Smoked Duck Breast: Thinly slice the duck breast and toss with freshly blanched beans, sundried tomatoes, shavings of Parmesan and a slash of cabernet vinegar and extra virgin olive oil. You’re mates will be quacking for more. Smoked Salmon: Grab a couple of handful of salad potatoes and cook until tender. Make a fresh mayonnaise flavoured with garlic, spring onion and a squeeze of lemon. Toss the potatoes with the mayo and season with black pepper. Lay the potatoes on a platter, spread the salmon around the potatoes and add a handful of crisp rocket lettuce. Use wedges of lemon to finish and you’ve got a sumptuous salmon dish that’ll have tongues wagging. Oaked Smoked Salmon: This perfectly smoked salmon flakes apart with juicy goodness when ready. Mini bruschettas are what comes to mind to marry with its tasty and aromatic flavour. Toast some thick slices
of ciabatta brushed with olive oil and garlic. Take a cup of mascarpone cream, chopped fresh basil leaves and mix together. Spread the mascarpone mix over the bruschettas and top with the flaked oaked smoked salmon. Perfect for a starter to any BBQ.
There’s loads more products and tasty dishes to come from both the Black Mountains Smokery and the picturesque Brecon Beacons. So get out there into the Welsh countryside, and enjoy!
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Entertainment | 5
What we’re following #AFL
@renee_gartner AFL players are seriously talented athletes...But I’d like the game more if they could tackle each other, had sets of 6, & was more like NRL @OwenJCarter Never seen so much fuss over a minor premiership as Hawks fans are fussing over it tonight. Seriously, move on people #sourgrapes #AFL @ElizabethHurley A great Melbourne trip: AFL, Puffing Billy, Neighbours set, Scienceworks, Luna Park, Napoleon exhibit, the Sapphires, superb food... @JoshJenTheBlock Oh, you’re hating on #brettratten ? How many AFL teams have you coached? @DamienDemaj Let the finals begin! #hawks primed for an assault on the 2012 flag!! #afl Check out what we’re following today on AustralianTimes.co.uk and follow us on Twitter @AustralianTimes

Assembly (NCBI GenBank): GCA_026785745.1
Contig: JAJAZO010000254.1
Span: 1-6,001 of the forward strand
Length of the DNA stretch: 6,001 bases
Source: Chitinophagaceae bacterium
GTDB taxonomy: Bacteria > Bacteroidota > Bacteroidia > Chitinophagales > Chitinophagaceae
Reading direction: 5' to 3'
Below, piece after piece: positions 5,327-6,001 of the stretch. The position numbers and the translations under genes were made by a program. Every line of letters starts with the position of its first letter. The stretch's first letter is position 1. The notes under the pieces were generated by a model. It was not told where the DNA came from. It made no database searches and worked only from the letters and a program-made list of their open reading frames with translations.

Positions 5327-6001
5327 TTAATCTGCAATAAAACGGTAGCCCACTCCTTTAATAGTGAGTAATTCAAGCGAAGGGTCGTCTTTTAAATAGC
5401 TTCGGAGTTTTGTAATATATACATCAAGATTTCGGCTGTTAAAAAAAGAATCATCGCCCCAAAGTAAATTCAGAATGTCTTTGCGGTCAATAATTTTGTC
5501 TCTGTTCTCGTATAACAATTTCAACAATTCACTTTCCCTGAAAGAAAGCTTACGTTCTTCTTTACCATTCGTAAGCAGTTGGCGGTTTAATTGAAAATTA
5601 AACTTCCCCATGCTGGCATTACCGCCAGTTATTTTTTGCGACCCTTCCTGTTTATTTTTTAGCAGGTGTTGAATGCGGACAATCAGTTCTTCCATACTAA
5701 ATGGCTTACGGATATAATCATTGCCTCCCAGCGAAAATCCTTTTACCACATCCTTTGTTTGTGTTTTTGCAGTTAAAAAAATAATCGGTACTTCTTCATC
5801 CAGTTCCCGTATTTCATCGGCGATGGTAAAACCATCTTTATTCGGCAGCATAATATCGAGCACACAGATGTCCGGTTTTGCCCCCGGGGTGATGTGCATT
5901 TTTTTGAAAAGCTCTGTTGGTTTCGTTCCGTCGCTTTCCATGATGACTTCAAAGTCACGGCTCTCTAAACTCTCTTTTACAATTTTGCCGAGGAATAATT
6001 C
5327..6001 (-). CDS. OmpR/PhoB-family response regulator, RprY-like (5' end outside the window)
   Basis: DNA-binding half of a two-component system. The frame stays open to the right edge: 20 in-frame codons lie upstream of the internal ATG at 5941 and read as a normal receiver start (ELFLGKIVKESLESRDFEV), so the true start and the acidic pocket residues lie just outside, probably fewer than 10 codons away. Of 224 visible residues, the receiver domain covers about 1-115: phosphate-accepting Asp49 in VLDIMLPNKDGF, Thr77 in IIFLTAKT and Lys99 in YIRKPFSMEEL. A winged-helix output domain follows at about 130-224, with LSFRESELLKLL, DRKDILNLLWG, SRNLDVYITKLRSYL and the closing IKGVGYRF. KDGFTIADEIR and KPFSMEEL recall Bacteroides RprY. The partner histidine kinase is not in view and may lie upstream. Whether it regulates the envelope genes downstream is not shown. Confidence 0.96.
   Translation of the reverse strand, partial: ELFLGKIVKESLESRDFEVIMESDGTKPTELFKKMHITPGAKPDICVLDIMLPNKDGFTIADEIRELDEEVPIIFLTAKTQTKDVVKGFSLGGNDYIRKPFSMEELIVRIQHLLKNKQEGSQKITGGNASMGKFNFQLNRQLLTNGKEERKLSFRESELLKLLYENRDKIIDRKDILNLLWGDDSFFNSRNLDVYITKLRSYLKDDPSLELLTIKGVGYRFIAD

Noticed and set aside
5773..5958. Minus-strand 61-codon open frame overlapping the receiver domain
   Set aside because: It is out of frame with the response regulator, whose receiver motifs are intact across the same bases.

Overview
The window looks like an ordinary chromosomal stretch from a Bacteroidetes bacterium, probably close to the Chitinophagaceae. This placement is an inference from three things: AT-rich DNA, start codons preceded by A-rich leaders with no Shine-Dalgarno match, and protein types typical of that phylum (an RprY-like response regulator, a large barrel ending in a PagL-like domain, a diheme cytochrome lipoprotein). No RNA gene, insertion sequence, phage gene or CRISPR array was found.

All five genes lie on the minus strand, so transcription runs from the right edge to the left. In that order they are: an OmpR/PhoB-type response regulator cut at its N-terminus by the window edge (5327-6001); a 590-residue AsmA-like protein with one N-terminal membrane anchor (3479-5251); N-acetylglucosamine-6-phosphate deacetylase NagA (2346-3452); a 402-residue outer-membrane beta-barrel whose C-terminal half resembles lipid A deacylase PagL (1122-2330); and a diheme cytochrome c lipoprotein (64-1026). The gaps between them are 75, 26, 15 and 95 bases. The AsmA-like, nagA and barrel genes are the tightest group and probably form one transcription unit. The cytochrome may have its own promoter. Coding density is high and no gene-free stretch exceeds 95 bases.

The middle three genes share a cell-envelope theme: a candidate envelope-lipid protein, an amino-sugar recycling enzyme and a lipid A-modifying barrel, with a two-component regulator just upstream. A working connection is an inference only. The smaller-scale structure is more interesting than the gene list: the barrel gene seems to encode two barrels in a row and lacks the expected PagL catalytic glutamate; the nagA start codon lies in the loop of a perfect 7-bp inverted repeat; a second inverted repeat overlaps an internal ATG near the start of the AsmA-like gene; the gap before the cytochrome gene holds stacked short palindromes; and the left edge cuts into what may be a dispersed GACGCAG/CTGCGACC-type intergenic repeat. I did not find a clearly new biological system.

What’s On Husky 10 Sept @ The Lexington, London Jinja Safari 11 Sept @ Birthdays, Stoke Newington The Necks 17 Sept @ The Barbican Darren Hayes 24 September @ IndigO2, Temper Trap 4 October @ Hammersmith Apollo Tame Impala 30 October @ O2 Academy, Brixton Julia Stone 5 Nov @ Scala, Kings Cross Gotye 12 November @ Hammersmith Apollo The Cat Empire 10 December @ O2 Shepherd’s Bush Empire
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...and more Aussie gigs go to: AustralianTimes.co.uk/entertainment
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Stephan Elliott is Australia’s wedding crasher
n After a turbulent career post-Priscilla, director Stephan Elliott is back with his first Aussie film in over a decade. LARA BRUNT finds out what his new “big, dumb, comedy” is about and what he’s been up to since his infamous “cock in a frock on a rock” movie. Stephan Elliott hates weddings. In fact, he has a phobia of them. Quite surprising really, considering the Aussie director has just made a wedding film and become something of a poster boy for the current gay marriage debate back home. The 48-year-old has been with his partner Wil Bevolley for 20 years, but only came out publicly in January at the inaugural Australian Academy of Cinema and Television Arts Awards (AACTA). “I thought it was time to get involved in the debate because I could see it going backwards,” he says. Unsurprisingly though, Elliott’s new film, A Few Best Men starring Xavier Samuel, Kris Marshall and Olivia Newton-John, is not your average feelgood rom com. Instead, it’s a wedding day disaster flick that sees three British buffoons cause havoc when they fly to Oz for their best mate’s nuptials. “This is a bad taste, fart joke, wedding movie,” says Elliott unapologetically. He’s not wrong – the big day involves binge-drinking best men, a cokesnorting cougar mother-in-law and a sheep dressed in drag. Given that he spent his teens shooting wedding videos, Elliott has plenty of experience to draw upon.